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July 26, 2020 11:22 am

Israeli Startups Will Want to Be Here When Brazil Bounces Back, Says Trade Attaché

avatar by Allon Sinai / CTech

Israeli Prime Minister Benjamin Netanyahu gestures as he stands next to Brazilian President Jair Bolsonaro during a welcoming ceremony upon his arrival in Israel, at Ben-Gurion International Airport, near Tel Aviv, March 31, 2019. Photo: Reuters / Ronen Zvulun.

CTech – With more than 2.2 million Covid-19 cases and one of the highest mortality rates in the world, the coronavirus pandemic has taken a steep toll on Brazil. Even Brazil President Jair Bolsonaro, who repeatedly played down the threat of the virus, remains in self-isolation at his official residence in Brasilia after testing positive for the coronavirus for a third time in two weeks earlier this week.

However, central bank president Roberto Campos Neto said earlier this week that recent retail, industry, and energy consumption indicators all suggest a strong economic rebound is underway, adding that the bank’s forecast for a 6.4% GDP downturn over 2020 is too pessimistic. The central bank revised its 2020 forecast last month, but Campos Neto now believes it looks too gloomy, claiming the government’s emergency spending measures and the central bank’s liquidity helped soften the economic blow from coronavirus. He added that the economy has started a “V-shaped” recovery and that strong pent-up demand will be seen in the months ahead.

That also spells good news for Israeli companies, with Brazil being one of the country’s largest trade partners with annual commerce estimated at $1.5 billion. Such was the promise of the cooperation between the countries that Israel opened a second Economic and Trade Mission in Rio six-and-a-half years ago in addition to the one that long existed in Sao Paulo, one of 44 economic missions operated globally by the Ministry of Economy and Industry.

“Brazil entered 2020 with really high expectations. The forecasts for 2020 were very good and everyone was waiting for this year, which of course also resulted in an increase in trade with Israel in 2019 and 2018,” Taly Segal, who heads the Economic and Trade Mission to Rio de Janeiro, told CTech. “Initially, companies put everything on hold, waiting to see how the pandemic would unfold. We would get many responses like ‘let’s talk after the end of coronavirus.’ But from around the middle of May that approach has changed and we began to feel that businesses understood that they need to adapt to this new situation and we are seeing much more cooperation.”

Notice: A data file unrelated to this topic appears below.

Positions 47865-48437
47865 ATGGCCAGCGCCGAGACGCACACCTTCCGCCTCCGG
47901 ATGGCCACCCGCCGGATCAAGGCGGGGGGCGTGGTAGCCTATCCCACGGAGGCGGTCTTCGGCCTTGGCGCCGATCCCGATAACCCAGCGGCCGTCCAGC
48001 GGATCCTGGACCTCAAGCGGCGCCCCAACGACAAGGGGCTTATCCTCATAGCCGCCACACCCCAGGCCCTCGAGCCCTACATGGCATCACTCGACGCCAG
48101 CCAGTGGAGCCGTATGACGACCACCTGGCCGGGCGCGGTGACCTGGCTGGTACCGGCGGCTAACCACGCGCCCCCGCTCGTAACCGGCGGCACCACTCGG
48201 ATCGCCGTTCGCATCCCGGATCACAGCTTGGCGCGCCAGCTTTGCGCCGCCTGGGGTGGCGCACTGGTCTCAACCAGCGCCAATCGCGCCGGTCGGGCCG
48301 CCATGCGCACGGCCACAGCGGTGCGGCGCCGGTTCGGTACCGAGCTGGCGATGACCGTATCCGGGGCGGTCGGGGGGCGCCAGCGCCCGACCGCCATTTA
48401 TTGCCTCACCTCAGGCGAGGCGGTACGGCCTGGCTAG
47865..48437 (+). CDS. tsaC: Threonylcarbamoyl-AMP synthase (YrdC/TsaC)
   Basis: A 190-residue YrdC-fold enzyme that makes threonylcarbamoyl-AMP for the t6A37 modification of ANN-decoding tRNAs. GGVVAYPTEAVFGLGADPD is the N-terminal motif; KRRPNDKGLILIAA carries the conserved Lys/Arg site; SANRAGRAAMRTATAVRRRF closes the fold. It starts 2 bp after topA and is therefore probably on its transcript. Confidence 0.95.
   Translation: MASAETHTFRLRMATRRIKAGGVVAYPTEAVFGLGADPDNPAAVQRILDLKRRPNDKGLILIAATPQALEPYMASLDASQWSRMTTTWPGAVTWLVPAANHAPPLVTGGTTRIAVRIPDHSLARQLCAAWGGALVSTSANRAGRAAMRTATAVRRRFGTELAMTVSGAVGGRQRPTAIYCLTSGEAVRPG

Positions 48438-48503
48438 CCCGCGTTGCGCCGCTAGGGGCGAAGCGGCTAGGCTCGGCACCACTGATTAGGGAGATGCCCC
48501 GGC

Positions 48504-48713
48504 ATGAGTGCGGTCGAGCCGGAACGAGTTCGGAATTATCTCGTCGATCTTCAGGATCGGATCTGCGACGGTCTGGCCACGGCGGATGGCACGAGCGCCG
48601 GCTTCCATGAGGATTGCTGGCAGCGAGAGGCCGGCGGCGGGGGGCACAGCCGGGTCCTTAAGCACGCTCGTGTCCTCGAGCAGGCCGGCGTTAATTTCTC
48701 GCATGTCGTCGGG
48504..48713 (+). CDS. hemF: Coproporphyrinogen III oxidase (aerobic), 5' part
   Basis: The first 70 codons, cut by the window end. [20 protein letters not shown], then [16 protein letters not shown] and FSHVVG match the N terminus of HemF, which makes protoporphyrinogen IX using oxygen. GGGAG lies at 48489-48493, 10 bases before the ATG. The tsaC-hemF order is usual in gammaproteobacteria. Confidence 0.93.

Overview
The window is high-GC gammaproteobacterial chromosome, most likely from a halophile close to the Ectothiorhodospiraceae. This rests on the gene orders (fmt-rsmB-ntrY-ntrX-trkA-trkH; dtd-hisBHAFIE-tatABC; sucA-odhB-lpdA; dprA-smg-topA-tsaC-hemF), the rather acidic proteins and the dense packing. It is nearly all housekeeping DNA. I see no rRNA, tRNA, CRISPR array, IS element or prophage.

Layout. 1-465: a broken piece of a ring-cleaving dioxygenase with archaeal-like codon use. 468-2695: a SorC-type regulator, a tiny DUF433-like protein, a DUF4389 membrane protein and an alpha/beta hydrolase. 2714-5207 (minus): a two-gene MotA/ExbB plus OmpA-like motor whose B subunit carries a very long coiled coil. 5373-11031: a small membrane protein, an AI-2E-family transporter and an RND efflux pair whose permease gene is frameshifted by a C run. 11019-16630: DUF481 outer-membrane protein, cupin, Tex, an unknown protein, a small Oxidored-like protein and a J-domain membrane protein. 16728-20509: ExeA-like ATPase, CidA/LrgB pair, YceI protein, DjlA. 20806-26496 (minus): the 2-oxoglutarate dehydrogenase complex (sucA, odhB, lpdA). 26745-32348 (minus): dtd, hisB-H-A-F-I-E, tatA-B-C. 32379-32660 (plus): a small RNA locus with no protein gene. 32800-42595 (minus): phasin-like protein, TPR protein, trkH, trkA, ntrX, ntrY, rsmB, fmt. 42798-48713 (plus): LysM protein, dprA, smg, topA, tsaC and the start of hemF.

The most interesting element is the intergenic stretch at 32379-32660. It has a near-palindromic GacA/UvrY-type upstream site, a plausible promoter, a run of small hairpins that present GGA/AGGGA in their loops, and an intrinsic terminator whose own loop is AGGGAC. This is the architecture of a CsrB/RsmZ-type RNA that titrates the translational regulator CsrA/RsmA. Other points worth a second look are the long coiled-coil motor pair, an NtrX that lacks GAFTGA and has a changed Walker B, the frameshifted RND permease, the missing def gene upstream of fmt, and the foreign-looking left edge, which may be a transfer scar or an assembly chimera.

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Brazil is second only to the US for Covid-19 cases in the world and there is no end in sight to the spread of the virus in the country, with a record number of 67,860 new cases being registered on Wednesday. Brazil has averaged over 1,000 deaths per day since the end of May, with the total mortality toll currently at 84,207.

“This is a global crisis and Brazil can’t escape it,” added Segal. “But the country is beginning to get back on track and this presents opportunities for Israeli companies. Israel’s innovation is exactly what is needed here, with companies looking to become more efficient.”

Segal’s focus in Rio is mainly on the energy, mines, health and education sectors and she said that Israeli tech in the fields of foodtech and smart cities is also popular in Brazil. Segal also has close contacts with the Brazilian administration, which is based out of the capital in Brasilia, which is less than 1,000 kilometers from Rio, a short distance by Brazilian standards.

“Since I arrived here two-and-a-half years ago matters have only improved, both from an economic standpoint and also as far as the relations with Israel go. Israeli technology has a very good reputation and Brazil has opened up to innovation over recent years,” said Segal. “Every company has its innovation department or officer and we are receiving more and more approaches. I don’t think the pandemic will stop that, but it has certainly changed the format in which we operate.”

While Brazil is rarely at the top of the list of markets targeted by Israeli companies, especially startups, Segal is confident they will not be disappointed once they take a closer look and discover all the opportunities offered by the world’s eighth-largest economy with a population of over 211 million people.

“The Israeli firms naturally turn first to Western markets like the US and Europe, especially when it comes to startups. But we see time and again that once companies check out Brazil and learn more about its market and sectors, they understand that the potential is massive. This also often leads to an expansion into other Latin American markets,” said Segal. “With everything that is going on with the pandemic, I think that everyone is reassessing their position and companies aren’t as quick to rule out certain markets they may have previously chosen to reject.

“The financial situation will have an effect, but I think that other opportunities will arise, as we are seeing more openness from the Israeli side to explore the Brazilian market. We always viewed Israel and Brazil as complementary economies. Brazil is a country with many resources and is interested in adopting Israeli technologies. This crisis will only accelerate this process.”

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